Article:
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Thread: Help ! My PC died suddenly. Could be the PSU, I guess.

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    Question Help ! My PC died suddenly. Could be the PSU, I guess. (It seems it is the 8800 GTS!)


    Any ideas of what failed and / or any suggestions how to carry out troubleshooting / faultfinding will be appreciated.
    This is going to be a real challenge for me.
    It is so much easier to assemble a new rig then to try to locate and fix the fault in the existing system when it dies.
    Please, see My System for the hardware details.

    1. What happened
    Last Sunday the machine worked as usual.
    I did not do anything exciting or unusual with it.
    I checked email, did some easy work on spreadsheets.
    I switched the machine off via Windows in the usual way.
    On Monday morning I wanted to check the weather forecast so I went and pressed the machine's main switch button.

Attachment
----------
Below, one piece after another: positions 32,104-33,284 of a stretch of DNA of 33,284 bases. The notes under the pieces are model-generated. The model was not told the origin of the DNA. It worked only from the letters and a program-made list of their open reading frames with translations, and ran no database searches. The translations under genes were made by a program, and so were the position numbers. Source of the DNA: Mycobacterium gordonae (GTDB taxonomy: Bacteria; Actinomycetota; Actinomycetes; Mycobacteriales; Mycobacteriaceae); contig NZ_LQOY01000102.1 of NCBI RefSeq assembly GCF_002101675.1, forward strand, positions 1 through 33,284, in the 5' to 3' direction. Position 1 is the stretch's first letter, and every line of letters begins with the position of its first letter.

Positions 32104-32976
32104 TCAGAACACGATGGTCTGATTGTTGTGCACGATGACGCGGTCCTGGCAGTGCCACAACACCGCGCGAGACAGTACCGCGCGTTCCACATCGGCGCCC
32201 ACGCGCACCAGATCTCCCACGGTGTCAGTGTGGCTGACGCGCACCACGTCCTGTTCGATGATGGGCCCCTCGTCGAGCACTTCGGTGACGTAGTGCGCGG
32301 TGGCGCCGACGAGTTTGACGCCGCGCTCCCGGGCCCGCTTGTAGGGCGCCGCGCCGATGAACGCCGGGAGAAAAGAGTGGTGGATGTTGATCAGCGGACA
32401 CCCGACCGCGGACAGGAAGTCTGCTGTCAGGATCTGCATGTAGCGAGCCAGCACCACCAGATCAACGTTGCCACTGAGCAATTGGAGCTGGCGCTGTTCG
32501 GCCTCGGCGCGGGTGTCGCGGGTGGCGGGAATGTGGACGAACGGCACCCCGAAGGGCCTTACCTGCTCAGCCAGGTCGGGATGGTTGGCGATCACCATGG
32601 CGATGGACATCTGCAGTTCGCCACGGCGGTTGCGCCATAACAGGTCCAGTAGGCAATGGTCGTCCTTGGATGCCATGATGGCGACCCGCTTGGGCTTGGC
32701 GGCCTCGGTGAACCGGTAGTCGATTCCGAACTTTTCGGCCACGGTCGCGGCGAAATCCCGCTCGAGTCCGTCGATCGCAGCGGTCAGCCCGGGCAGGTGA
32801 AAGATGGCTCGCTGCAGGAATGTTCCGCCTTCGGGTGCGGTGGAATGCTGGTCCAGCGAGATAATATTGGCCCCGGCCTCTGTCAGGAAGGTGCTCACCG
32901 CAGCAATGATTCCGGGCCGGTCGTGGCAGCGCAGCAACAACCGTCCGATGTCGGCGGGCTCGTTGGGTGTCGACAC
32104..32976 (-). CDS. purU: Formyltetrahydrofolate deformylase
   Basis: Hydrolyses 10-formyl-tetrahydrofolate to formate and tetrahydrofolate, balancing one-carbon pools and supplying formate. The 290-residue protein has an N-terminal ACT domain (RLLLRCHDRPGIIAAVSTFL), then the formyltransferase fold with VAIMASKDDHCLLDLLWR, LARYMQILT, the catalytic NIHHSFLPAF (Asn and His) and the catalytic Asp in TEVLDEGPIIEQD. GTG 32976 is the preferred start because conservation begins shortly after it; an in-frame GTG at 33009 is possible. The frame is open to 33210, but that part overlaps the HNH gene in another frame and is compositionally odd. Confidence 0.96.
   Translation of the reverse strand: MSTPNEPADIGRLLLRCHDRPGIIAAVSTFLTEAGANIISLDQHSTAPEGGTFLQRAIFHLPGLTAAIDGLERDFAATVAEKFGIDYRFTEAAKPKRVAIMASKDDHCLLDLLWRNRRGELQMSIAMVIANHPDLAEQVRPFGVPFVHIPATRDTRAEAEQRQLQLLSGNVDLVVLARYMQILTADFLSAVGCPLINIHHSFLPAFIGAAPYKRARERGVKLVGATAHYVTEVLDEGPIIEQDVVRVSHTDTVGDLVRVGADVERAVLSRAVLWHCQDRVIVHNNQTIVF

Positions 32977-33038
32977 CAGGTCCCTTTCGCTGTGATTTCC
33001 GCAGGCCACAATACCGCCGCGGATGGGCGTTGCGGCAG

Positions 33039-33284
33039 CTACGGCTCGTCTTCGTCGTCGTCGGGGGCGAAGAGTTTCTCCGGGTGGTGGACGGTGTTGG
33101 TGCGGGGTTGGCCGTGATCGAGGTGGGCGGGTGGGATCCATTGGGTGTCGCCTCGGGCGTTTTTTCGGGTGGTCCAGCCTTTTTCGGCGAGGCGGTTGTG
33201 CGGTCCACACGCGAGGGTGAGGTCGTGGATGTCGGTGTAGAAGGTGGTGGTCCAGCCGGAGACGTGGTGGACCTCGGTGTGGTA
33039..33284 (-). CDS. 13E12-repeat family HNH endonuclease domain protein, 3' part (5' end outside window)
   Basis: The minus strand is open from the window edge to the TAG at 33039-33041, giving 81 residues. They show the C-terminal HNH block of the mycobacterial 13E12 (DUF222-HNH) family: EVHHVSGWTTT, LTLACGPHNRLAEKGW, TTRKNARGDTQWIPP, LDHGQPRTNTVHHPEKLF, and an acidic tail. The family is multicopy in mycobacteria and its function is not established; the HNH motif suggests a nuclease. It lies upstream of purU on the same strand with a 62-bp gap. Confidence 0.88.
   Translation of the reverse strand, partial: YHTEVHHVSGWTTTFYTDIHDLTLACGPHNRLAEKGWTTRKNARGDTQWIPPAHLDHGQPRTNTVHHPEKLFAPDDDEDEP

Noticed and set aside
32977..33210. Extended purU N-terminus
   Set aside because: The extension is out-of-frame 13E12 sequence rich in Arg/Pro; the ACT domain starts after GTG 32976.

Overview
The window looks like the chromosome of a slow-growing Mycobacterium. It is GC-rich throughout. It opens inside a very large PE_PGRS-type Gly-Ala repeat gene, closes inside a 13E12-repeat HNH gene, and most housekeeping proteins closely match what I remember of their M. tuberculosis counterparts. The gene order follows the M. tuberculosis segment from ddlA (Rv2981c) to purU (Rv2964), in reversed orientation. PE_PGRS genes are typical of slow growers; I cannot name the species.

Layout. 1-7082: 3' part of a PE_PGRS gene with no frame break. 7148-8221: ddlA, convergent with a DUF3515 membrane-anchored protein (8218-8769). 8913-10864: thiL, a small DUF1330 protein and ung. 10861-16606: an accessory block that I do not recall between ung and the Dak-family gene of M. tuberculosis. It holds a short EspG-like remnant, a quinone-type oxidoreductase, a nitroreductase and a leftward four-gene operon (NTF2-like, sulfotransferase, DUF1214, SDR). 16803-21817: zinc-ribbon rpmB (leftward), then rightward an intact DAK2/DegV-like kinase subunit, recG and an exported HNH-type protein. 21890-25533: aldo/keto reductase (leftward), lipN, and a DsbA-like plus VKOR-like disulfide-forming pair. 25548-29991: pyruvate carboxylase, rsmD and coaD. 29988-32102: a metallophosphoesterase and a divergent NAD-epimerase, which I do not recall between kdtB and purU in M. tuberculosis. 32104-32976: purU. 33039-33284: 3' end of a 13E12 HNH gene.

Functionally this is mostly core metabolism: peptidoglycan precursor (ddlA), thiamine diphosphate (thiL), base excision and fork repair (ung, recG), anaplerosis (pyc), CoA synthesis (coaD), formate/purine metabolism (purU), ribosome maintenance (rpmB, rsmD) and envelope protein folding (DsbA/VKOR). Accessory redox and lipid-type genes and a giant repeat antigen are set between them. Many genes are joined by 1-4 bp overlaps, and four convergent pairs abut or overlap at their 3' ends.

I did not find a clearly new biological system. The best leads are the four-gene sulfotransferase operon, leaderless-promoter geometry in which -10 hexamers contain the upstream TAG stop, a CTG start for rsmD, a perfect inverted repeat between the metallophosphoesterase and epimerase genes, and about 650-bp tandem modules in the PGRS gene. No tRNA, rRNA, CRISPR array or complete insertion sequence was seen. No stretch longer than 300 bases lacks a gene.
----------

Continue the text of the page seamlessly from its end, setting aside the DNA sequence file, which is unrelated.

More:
Nothing happened.
    I tried again.
    The machine remained silent.

    2. Other symptoms
    Only yesterday (Tuesday) evening I found few spare minutes to examine the PC in more detail.
    This did not reveal much.
    The "start-up" sequence runs as follows.
    With the PSU switched on the mobo's LED is alight. A good sign, I suppose.
    While, and soon after, pressing the ON button the following happens (it all lasts for c. 1s) :
    - most (probably all) of the fans (system's via fan controller, CPU's) make a quick starting move and then they stop,
    - several LEDs (on the system fans and within the fan controller) make a quick flash, NO RAM LEDs alight.
    Then the system remains silent and the mobo LED goes off.
    The boot up sequence does not initiate at all.

    3. Recent upgrades
    Only few upgrades were performed since the initial assembly and until the GPU upgrade in March this year (so c. 2 months ago).
    These included added sound card and upgraded RAM in terms of both the size and speed.